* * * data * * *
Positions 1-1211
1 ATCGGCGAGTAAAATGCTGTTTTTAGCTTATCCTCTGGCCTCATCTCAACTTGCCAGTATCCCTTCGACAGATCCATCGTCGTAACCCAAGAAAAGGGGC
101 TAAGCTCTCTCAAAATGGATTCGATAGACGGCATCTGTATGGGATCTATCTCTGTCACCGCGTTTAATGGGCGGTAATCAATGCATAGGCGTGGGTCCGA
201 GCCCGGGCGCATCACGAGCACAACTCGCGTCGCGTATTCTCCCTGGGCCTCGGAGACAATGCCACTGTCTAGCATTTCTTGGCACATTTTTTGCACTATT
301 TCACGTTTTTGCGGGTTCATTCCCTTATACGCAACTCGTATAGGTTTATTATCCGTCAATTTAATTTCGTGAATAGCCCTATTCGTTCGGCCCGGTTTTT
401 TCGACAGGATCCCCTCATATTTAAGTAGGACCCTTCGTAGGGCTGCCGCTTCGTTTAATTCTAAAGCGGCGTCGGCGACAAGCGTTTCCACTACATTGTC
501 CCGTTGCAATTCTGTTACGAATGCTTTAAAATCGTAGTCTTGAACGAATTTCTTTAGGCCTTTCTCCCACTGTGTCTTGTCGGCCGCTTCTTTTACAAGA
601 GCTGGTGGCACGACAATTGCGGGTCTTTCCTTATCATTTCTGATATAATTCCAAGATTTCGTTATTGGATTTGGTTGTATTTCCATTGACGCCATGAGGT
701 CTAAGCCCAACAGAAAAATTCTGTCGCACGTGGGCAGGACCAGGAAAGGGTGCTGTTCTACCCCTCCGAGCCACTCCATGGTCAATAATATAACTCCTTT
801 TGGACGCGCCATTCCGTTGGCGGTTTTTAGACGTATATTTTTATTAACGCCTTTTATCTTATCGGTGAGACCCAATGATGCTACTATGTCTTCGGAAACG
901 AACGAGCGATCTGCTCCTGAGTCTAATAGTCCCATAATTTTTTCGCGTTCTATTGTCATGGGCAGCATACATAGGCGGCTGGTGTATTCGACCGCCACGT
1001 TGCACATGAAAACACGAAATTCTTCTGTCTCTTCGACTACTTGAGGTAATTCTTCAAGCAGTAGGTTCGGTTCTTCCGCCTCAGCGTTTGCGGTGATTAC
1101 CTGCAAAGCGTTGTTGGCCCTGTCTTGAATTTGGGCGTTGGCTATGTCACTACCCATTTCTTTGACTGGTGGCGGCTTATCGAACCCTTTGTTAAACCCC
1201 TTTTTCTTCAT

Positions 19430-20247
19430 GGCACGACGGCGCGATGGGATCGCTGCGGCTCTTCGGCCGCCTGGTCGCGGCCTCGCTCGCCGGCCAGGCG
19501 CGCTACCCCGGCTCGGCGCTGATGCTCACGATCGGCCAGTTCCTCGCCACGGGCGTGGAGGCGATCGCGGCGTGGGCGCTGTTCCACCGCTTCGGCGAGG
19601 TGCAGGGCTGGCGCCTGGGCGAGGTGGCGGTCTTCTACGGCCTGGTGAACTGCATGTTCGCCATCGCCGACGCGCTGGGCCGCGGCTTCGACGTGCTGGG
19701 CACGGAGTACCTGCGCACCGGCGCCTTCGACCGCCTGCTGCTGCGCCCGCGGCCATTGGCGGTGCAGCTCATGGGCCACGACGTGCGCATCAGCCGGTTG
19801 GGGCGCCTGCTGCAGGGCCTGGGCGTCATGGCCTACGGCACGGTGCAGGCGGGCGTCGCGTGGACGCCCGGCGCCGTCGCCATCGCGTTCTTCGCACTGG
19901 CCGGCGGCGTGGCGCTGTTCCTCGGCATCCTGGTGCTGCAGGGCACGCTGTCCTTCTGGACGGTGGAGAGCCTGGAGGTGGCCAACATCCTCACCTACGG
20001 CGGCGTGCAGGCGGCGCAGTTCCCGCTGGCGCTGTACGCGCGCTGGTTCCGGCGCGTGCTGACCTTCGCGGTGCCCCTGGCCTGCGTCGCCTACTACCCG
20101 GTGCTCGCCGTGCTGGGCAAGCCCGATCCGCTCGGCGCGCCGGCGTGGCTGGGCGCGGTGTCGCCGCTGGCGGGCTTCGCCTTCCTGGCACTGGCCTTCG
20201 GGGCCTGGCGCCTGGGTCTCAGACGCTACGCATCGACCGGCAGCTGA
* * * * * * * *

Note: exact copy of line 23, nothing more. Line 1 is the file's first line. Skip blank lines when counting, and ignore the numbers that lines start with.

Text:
20101 GTGCTCGCCGTGCTGGGCAAGCCCGATCCGCTCGGCGCGCCGGCGTGGCTGGGCGCGGTGTCGCCGCTGGCGGGCTTCGCCTTCCTGGCACTGGCCTTCG